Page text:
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Why do CSOs happen?

Why do CSOs happen?

Historical solutions create modern problems

In the older parts of King County's wastewater system, relief points called “combined sewer overflows,” or CSOs, are built into the pipes. The CSOs release polluted water in local waterways when heavy rains fill the pipes. This release prevents sewer backups into homes and streets.  

It made sense at the time…

Combined Sewer System pre 1950
From the late 1800s through the 1940s, engineers designed sewers to carry sewage and stormwater to the nearest body of water. At that time, planners believed that diluted pollution would not harm the water bodies. The system took care of horse manure and garbage on the streets along with human waste.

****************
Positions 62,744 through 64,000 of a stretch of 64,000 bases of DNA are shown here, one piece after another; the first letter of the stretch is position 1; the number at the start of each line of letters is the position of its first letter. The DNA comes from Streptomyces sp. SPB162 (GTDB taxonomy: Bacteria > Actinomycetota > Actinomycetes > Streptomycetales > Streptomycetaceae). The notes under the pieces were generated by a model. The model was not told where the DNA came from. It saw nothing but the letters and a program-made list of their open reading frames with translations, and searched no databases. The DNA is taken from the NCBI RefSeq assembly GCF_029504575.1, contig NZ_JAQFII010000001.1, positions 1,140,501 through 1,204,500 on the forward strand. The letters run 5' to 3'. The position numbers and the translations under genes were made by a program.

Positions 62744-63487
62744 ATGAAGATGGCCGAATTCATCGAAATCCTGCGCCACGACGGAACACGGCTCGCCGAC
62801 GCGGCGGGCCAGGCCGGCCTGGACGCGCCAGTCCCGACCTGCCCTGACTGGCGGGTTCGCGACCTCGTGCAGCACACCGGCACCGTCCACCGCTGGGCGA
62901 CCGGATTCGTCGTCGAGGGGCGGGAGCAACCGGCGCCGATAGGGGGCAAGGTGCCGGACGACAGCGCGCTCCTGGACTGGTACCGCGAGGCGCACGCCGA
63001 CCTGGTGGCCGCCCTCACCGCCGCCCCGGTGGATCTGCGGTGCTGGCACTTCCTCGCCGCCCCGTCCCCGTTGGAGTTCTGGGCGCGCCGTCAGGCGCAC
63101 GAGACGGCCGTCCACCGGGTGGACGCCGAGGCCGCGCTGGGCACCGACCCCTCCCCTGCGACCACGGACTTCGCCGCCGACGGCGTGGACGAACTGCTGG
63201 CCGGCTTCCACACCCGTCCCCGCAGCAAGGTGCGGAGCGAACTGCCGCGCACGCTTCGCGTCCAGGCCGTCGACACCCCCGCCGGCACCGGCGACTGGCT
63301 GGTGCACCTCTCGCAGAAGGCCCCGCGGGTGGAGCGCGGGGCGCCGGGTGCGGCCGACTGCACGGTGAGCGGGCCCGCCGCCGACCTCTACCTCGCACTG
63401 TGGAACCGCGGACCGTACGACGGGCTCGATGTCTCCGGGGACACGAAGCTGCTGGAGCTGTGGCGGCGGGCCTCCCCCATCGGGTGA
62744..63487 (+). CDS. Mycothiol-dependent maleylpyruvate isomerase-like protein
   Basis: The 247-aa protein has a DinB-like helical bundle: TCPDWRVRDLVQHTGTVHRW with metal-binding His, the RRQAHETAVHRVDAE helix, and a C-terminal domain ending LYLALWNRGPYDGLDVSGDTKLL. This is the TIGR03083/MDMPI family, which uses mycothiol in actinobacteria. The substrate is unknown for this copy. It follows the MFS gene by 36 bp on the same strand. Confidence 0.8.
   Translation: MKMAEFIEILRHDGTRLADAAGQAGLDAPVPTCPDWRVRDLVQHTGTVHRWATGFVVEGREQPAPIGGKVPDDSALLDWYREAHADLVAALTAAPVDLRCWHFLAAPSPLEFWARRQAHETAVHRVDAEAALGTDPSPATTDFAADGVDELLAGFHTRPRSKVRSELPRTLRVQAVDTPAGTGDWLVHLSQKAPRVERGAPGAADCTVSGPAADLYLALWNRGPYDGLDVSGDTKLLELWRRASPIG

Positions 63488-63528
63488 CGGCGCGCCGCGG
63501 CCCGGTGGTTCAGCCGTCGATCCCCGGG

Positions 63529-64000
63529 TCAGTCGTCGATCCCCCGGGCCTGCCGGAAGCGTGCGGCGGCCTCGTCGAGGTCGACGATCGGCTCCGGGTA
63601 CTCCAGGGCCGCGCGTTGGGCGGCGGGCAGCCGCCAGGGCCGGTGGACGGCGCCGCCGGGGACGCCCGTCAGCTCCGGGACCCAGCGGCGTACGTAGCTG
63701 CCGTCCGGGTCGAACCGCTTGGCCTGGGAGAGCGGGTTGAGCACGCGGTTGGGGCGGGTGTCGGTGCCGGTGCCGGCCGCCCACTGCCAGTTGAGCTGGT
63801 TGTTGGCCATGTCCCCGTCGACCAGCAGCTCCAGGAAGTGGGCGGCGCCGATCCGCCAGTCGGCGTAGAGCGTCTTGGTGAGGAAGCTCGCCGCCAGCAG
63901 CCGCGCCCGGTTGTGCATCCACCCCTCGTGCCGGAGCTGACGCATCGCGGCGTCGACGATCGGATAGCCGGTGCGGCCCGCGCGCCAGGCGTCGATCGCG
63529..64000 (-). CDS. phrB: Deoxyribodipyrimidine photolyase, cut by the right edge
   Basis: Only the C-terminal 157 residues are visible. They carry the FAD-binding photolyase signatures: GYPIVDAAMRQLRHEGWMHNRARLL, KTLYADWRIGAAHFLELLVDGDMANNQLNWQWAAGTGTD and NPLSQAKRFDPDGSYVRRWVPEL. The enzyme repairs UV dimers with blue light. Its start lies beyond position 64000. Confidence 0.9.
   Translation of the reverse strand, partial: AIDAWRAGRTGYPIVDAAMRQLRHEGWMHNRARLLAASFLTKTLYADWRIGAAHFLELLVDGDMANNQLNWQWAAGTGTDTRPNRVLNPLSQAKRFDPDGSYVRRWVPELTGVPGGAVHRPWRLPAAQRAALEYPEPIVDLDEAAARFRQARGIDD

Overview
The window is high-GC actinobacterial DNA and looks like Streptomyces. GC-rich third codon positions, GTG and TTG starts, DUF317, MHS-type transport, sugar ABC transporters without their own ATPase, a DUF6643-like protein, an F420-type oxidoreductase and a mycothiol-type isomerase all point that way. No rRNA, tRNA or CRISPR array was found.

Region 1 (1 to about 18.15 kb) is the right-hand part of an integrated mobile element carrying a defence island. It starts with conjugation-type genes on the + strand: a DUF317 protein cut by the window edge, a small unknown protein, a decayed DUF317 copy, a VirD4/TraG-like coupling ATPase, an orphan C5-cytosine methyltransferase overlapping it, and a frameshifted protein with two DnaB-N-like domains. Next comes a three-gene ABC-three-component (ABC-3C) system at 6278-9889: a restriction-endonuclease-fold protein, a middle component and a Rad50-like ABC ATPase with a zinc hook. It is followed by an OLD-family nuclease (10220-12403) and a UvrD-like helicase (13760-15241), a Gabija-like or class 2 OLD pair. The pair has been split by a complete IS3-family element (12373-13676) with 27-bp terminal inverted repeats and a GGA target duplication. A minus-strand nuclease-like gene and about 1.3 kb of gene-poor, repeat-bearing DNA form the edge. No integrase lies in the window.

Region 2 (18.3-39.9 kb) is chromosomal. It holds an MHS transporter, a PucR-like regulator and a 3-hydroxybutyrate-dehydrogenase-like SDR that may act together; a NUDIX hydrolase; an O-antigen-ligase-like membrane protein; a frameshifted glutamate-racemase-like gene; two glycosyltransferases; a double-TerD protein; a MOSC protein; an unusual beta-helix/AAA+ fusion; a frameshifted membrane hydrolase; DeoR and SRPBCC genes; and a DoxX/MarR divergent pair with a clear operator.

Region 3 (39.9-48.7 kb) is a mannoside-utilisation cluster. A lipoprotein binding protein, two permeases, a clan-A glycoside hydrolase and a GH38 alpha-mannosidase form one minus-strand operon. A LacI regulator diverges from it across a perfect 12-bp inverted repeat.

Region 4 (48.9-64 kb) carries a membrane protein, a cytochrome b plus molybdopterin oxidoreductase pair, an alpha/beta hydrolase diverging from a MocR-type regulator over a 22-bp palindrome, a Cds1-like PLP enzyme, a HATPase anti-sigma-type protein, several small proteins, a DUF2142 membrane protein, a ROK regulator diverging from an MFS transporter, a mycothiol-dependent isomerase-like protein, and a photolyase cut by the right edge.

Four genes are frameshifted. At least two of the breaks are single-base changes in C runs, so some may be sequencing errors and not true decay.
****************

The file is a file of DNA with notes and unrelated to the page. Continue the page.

Combined Sewer system dry weather
Later, engineers built treatment plants to clean this water before sending it to the environment. And they built large pipes, called “combined sewers,” to bring all of this water to a wastewater treatment plant.

Combined Sewer system
When heavy rains fill the "combined sewers," relief points (outfall pipes) send the extra sewage and stormwater out into rivers, lakes, or Puget Sound.

Separated Sewer system
Today, cities in King County build separate pipes; one to carry sewage to a treatment plant and another to carry stormwater to the nearest water body. However, there are still combined sewers in the oldest neighborhoods in Seattle.

Janice Johnson
CSO Control Program